Typhus, also known as typhus fever, is a group of infectious diseases that include epidemic typhus, scrub typhus, and murine typhus. Common symptoms include fever, headache, and a rash. Typically these begin one to two weeks after exposure.
|Other names||Typhus fever|
|Rash caused by epidemic typhus|
|Symptoms||Fever, headache, rash|
|Usual onset||1–2 weeks after exposure|
|Causes||Bacterial infection spread by parasites|
|Risk factors||Poor sanitation|
|Prevention||Avoiding exposure to organisms known to carry the disease|
The diseases are caused by specific types of bacterial infection. Epidemic typhus is due to Rickettsia prowazekii spread by body lice, scrub typhus is due to Orientia tsutsugamushi spread by chiggers, and murine typhus is due to Rickettsia typhi spread by fleas.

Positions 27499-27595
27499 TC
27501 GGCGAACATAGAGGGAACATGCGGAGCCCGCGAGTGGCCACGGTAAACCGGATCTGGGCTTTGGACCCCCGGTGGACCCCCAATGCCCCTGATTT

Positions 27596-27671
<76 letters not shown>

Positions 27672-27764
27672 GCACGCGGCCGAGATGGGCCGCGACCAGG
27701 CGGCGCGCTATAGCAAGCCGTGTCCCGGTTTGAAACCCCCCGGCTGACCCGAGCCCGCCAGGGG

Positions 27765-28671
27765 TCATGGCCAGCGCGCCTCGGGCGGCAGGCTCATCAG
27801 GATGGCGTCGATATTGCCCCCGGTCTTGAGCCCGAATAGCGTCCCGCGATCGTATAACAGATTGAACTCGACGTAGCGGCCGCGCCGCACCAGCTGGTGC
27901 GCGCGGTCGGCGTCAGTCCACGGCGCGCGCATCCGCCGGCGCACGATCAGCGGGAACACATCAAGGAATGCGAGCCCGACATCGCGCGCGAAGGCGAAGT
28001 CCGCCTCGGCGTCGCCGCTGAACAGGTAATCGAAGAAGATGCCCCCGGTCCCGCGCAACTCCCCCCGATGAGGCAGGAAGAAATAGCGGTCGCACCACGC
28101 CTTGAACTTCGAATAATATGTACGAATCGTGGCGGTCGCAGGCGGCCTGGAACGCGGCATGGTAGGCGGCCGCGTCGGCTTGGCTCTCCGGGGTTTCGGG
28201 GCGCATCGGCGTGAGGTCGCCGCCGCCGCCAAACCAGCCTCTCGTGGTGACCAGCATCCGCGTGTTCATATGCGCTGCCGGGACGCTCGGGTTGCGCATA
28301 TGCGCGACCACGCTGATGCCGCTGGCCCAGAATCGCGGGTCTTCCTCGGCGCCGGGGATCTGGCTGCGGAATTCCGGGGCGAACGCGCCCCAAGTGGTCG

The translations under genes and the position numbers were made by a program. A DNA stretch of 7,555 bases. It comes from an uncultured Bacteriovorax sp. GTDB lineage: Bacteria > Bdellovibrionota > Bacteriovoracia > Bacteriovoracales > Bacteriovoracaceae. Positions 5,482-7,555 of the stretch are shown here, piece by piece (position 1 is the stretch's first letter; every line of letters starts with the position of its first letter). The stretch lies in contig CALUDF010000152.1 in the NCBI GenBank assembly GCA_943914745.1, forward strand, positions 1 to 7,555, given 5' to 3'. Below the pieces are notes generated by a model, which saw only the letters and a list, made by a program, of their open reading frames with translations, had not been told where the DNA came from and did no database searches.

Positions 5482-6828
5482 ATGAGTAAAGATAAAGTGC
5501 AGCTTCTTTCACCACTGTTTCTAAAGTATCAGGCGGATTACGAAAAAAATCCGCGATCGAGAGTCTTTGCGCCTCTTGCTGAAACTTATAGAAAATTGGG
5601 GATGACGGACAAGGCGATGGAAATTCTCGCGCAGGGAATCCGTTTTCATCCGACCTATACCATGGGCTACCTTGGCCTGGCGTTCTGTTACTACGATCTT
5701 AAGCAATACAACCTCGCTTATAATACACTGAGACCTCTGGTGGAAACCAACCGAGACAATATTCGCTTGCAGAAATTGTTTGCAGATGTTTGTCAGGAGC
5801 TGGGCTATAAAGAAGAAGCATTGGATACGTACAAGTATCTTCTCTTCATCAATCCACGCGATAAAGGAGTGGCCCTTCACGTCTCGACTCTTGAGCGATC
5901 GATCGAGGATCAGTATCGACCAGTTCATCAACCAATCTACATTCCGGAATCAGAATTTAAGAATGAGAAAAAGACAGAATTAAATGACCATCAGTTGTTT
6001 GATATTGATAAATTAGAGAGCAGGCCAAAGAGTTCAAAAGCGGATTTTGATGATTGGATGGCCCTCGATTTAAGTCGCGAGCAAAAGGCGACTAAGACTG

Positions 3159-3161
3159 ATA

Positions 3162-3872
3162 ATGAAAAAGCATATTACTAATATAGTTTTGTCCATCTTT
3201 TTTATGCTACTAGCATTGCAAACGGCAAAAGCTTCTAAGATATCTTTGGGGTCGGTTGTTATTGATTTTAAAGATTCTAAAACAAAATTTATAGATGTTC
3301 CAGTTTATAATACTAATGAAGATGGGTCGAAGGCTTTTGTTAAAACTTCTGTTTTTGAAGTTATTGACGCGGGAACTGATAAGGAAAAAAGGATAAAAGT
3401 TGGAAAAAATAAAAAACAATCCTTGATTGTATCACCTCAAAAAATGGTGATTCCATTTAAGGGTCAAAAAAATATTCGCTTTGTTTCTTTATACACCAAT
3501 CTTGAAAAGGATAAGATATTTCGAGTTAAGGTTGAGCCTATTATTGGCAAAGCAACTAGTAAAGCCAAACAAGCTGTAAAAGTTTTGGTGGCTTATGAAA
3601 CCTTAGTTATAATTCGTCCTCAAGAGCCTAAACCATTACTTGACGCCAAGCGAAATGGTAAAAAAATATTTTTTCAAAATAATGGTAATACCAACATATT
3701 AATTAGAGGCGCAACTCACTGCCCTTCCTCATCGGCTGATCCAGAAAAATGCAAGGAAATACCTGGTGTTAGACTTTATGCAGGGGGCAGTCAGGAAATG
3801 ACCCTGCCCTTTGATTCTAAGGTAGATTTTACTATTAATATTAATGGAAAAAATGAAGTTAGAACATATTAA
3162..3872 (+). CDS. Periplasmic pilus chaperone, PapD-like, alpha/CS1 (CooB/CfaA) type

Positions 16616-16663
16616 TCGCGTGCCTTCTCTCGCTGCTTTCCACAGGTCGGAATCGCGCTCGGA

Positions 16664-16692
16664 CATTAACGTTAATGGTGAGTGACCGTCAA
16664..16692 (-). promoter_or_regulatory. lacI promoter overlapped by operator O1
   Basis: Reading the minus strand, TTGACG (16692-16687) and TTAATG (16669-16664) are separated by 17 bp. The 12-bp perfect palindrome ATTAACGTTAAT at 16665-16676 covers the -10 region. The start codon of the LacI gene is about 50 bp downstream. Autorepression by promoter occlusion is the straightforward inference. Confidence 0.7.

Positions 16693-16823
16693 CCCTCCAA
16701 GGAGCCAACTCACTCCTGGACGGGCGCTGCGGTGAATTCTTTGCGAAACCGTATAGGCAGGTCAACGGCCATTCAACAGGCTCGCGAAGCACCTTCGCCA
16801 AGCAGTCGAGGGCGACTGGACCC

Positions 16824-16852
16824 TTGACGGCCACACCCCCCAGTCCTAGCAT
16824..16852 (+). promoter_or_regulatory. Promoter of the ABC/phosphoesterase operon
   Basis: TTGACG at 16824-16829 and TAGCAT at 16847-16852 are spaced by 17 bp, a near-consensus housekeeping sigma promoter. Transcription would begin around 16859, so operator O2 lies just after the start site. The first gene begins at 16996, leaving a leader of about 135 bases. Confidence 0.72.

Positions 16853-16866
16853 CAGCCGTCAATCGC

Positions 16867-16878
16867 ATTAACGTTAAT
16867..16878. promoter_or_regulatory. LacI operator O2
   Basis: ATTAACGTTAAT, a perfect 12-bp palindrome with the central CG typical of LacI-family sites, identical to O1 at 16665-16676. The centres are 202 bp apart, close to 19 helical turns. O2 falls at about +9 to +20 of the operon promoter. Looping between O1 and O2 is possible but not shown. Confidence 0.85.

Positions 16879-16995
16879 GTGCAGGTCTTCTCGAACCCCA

Vaccines have been developed, but none are commercially available. Prevention is achieved by reducing exposure to the organisms that spread the disease. Treatment is with the antibiotic doxycycline. Epidemic typhus generally occurs in outbreaks when poor sanitary conditions and crowding are present. While once common, it is now rare. Scrub typhus occurs in Southeast Asia, Japan, and northern Australia. Murine typhus occurs in tropical and subtropical areas of the world.
Typhus has been described since at least 1528 AD. The name comes from the Greek tûphos (τῦφος) meaning fever or delusion, describing the state of mind of those infected. While "typhoid" means "typhus-like", typhus and typhoid fever are distinct diseases caused by different types of bacteria.